First Vatican Council[edit]

Pope Pius IX called the First Vatican Council

According to Catholic academic Jeffrey P. von Arx,

The threat to the Catholic Church and the papacy through the 19th century was real, and the church’s reaction to that threat was understandable. Indeed, the church remained threatened on all sides. On the left, secular liberals sought to reduce or eliminate the role of the church in public life and civil society (by suppressing church schools, for example, and expelling religious congregations). The more radical heirs of the revolution and the socialists and communists into whom they evolved remained committed to the church’s utter destruction. But the threat was also from the nationalist right. Otto von Bismarck’s Kulturkampf was aimed directly at the Catholic Church, imposing state supervision of Catholic schools and seminaries and government appointment of bishops with no reference to Rome.[6]

The response was a condemnation of Gallicanism as heretical:

[W]e condemn and reject the opinions of those who hold that this communication of the supreme head with pastors and flocks may be lawfully obstructed; or that it should be dependent on the civil power, which leads them to maintain that what is determined by the apostolic see or by its authority concerning the government of the church, has no force or effect unless it is confirmed by the agreement of the civil authority.[7]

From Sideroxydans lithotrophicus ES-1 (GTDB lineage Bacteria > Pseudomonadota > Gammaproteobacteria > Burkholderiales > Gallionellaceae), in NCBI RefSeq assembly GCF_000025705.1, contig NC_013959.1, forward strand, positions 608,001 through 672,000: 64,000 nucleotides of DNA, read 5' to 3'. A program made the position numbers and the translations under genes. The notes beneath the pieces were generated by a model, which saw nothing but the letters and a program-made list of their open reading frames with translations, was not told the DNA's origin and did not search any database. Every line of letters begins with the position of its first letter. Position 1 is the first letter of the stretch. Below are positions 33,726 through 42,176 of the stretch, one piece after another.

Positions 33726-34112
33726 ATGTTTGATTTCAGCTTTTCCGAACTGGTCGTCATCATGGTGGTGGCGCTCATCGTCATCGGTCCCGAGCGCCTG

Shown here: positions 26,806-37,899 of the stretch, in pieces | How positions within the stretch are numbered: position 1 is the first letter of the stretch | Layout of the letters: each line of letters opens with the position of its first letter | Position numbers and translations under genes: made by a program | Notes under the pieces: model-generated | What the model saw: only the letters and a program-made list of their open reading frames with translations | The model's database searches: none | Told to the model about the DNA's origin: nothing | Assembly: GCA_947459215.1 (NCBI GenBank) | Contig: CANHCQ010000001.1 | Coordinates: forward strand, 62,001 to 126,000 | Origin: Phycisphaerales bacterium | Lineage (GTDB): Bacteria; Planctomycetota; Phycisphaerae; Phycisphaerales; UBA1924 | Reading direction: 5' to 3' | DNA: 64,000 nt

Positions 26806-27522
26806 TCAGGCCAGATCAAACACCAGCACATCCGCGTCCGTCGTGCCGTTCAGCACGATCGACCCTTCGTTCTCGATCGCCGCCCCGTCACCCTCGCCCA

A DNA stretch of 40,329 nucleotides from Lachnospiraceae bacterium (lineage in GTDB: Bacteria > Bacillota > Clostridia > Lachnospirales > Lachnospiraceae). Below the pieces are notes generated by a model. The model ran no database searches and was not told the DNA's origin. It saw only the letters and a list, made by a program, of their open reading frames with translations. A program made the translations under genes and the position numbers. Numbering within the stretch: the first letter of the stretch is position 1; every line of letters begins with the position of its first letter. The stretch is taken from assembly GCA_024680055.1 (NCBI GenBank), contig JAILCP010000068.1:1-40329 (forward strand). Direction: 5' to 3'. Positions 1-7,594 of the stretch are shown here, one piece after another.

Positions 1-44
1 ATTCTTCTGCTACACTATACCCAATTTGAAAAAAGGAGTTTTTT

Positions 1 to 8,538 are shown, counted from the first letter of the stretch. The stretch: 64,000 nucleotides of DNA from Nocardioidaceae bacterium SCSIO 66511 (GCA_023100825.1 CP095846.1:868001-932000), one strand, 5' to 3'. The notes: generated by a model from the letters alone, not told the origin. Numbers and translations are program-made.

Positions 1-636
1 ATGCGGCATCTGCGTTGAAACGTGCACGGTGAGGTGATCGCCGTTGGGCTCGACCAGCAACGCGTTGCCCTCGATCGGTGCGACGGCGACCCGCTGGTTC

Cardinal Henry Edward Manning

The Council also asserted papal primacy. In July 1870, it issued the Dogmatic constitution Pastor aeternus, defining four doctrines of the Catholic faith: the apostolic primacy conferred on Peter, the perpetuity of this primacy in the Roman pontiffs, the meaning and power of the papal primacy, and Papal infallibility.

[W]e teach and declare that, by divine ordinance, the Roman Church possesses a pre-eminence of ordinary power over every other Church, and that this jurisdictional power of the Roman Pontiff is both episcopal and immediate. Both clergy and faithful, of whatever rite and dignity, both singly and collectively, are bound to submit to this power by the duty of hierarchical subordination and true obedience, and this not only in matters concerning faith and morals, but also in those which regard the discipline and government of the Church throughout the world.[8]

Von Arx compares this to "the great empires and national states of the 19th century, which used new means of communication and transportation to consolidate power, enforce unity and build bureaucracies".[6] "Cardinal Henry Edward Manning in Great Britain thought unity and discipline within the church were of the utmost importance in protecting the church and advancing its interests in a liberal, democratic state, and so he was one of the strongest advocates of the ultramontane position."[6] The English bishops at the Council were characterized by their ultramontanism and described as "being more Catholic than the Pope himself".[9]